Joanna Spanos is a Ph.D.candidate in the Department of Comparative Studies. She received her B.S. with majors in Biology and History from Denison University, where she completed an interdisciplinary honors thesis examining historical uses of the Ranunculaceae (buttercup) family. She received her M.A. in History from Pennsylvania State University, during which time she held a Weiss Interdisciplinary Fellowship. Her dissertation research explores the history and folklore of a nineteenth-century Pennsylvania German infanticide ballad. Previously, Joanna taught European and world history in a variety of settings, including an inner-city charter school and Columbus State. When she is not doing research or playing with her children, Joanna is an academic advisor in the Arts and Sciences Honors Program.
Brittany Warman is a PhD student in English with a concentration in Folklore and the current Graduate Administrative Associate for The Center for Folklore Studies. Her main research focus is the intersection between folklore and literature, especially fairy tale, folktale, and myth retellings. She is also interested in fairy tales generally, speculative literature (particularly the Gothic and Fantastic), supernatural folklore (especially conceptions of magic and fairylore/witch lore), feminist theory, experimental literature, and digital media. Brittany was the 2010 winner of the Elli Köngäs-Maranda Student Paper Prize from the Women's Section of the American Folklore Society and the 2012 winner of the MAIS Department at George Mason University's Academic Excellence Award and Most Outstanding Thesis Award. She is also a creative writer who is frequently inspired by her work with folklore. She is the most recent former Senior Convener of the Folklore and Creative Writing section of the American Folklore Society and her creative work has been published by Jabberwocky Magazine, Cabinet des Fees: Scheherezade's Bequest, Magpie Magazine, and others. She has a BA from Sarah Lawrence College and an MA in Interdisciplinary Studies: Folklore from George Mason University. You can visit her personal website here.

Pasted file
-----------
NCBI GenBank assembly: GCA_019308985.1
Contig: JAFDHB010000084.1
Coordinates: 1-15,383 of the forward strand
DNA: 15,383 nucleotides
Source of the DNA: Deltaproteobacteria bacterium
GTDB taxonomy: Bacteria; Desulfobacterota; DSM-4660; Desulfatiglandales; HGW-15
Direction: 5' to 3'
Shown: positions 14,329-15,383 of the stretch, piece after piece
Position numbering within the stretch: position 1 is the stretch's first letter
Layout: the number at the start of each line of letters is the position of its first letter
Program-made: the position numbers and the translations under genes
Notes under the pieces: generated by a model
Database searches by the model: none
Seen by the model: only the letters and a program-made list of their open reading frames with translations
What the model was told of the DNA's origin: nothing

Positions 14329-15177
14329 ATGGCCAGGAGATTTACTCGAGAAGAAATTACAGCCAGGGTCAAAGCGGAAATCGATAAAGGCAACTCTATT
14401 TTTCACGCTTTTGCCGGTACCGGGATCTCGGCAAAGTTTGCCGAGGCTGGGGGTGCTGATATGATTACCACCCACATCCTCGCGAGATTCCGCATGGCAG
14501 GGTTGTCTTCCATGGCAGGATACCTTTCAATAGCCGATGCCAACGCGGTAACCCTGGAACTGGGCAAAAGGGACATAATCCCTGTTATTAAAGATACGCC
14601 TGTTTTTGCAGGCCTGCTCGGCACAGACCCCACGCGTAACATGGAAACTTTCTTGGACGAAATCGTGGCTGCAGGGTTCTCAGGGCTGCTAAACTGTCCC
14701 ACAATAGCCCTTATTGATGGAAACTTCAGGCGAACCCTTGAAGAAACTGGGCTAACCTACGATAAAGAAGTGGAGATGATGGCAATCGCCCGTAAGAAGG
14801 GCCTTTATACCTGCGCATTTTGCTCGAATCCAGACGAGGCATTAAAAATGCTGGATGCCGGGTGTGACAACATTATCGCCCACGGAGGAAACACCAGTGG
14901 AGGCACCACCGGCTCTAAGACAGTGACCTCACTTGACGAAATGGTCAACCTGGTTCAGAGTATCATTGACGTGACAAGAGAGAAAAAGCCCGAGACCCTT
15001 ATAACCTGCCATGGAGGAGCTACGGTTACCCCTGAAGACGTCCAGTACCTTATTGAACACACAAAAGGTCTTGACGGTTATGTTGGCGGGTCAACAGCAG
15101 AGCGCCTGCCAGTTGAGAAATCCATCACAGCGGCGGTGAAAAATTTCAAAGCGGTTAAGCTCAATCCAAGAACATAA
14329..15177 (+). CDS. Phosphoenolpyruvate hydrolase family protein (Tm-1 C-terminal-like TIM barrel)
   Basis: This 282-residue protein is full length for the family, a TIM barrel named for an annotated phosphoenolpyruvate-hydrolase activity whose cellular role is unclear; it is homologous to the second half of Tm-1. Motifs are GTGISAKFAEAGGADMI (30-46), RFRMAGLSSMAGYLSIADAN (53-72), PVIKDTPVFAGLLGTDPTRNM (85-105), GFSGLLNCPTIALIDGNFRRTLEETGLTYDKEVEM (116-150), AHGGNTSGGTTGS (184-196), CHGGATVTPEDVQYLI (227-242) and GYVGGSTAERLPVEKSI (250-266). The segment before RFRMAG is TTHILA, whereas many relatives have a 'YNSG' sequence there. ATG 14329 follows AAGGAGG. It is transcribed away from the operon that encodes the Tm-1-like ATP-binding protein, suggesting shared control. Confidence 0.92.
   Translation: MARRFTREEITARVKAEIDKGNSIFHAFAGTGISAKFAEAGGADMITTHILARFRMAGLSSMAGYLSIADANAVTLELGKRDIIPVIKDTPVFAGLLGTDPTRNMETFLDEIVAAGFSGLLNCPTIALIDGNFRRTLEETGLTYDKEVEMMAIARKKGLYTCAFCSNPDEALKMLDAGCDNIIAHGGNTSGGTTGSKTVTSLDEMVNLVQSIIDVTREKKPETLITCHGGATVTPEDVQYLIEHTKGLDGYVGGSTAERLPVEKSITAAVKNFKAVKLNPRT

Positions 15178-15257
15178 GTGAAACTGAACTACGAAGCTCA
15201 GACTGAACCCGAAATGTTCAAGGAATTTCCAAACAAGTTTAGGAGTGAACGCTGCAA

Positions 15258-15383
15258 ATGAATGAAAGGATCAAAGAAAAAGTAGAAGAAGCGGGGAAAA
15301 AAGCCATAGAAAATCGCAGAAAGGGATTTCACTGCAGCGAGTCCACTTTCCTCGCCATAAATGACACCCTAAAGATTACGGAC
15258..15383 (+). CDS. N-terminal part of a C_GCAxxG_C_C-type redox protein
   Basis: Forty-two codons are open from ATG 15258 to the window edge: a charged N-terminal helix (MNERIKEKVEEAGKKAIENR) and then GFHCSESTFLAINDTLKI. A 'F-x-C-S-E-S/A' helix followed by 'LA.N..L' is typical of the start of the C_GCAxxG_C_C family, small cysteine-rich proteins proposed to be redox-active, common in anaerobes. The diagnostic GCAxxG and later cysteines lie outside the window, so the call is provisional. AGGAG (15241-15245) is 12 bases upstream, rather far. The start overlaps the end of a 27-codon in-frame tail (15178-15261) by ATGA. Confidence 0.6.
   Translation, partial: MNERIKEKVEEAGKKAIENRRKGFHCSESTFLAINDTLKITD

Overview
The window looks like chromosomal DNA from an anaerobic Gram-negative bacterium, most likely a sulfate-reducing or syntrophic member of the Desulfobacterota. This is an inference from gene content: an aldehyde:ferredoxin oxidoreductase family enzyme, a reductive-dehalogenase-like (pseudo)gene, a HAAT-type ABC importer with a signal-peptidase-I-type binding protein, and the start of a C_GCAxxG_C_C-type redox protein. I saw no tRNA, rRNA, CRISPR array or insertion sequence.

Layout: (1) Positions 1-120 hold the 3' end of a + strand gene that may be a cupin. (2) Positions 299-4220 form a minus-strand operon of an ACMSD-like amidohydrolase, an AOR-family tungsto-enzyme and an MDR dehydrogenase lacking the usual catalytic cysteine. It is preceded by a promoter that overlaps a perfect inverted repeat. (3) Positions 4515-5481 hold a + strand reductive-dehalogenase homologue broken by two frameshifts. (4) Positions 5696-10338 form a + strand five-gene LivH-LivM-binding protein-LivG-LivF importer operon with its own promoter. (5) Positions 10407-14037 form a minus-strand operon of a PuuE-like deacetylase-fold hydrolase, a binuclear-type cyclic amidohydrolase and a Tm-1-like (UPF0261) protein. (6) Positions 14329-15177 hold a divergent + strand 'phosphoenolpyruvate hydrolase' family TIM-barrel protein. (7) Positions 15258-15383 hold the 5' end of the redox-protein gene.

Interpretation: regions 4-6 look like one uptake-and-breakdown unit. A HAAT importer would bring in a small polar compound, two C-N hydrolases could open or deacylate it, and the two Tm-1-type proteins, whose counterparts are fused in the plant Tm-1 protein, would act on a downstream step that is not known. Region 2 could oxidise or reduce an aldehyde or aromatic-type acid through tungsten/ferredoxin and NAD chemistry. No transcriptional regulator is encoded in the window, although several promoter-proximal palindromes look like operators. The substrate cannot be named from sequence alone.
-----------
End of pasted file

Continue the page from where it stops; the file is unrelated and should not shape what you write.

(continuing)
Ziying You is a PhD student in the Department of East Asian Languages and Literature at the Ohio State University. Her research interests include the intellectual history of Chinese folklore studies, the storytelling performance in Contemporary China, living Guqin music tradition, legends, folk beliefs, foodways, folkloric documentary and video production. She co-translated Sharon R. Sherman’s book Documenting Ourselves: Film, Video, and Culture from English into Chinese, the Chinese book was published in June 2011 by Central China Normal University Press. Her two videos Why Are We Cooking? Chinese Foodways in America (2008) and Chef Jevon’s Dinner (2009), completed in Folklore Program at the University of Oregon, have been publicly presented on many occasions in both China and the US. Her essay "Creation and Performance of 'New Stories' in Contemporary China:1963-1966 " won the 2010 Dan Crowley Memorial Student Essay Prize awarded by the American Folklore Society storytelling Section. As a co-chair of the Eastern Asia Section of American Folklore Society, she coordinated the panel “Discourses and Practices of Folk Literature and Arts in Revolutionary China: 1949-1966” at the AFS 2010 annual meeting. She also served in Jonathan T. Y. Yeh Award Committee for Student Scholarship in Asian and Asian American Folklore in 2010 and 2011. Her dissertation proposes to study the religious festival worshipping Chinese ancient Kings Yao and Shun as well as Yao’s two daughters, also Shun’s wives, E’huang and Nüying, in rural China.
Nancy Yan is a doctoral candidate in folklore through the English Department at the Ohio State University. She graduated from the George Washington University in Washington DC in 1994 with a degree in international affairs. After working in DC, she relocated to San Francisco and became involved with grassroots organizing, immigrant rights issues, youth leadership, and electoral politics. She served as a field organizer for the California Democratic Party in 1998 and a District Organizer for the San Francisco Labor Council's electoral efforts in 1999 and 2000. Her dissertation research examines Chinese restaurants in the American context as sites of contested authenticity and American identity.
Yi Fan Pai
Find out more information about our folklore alumni.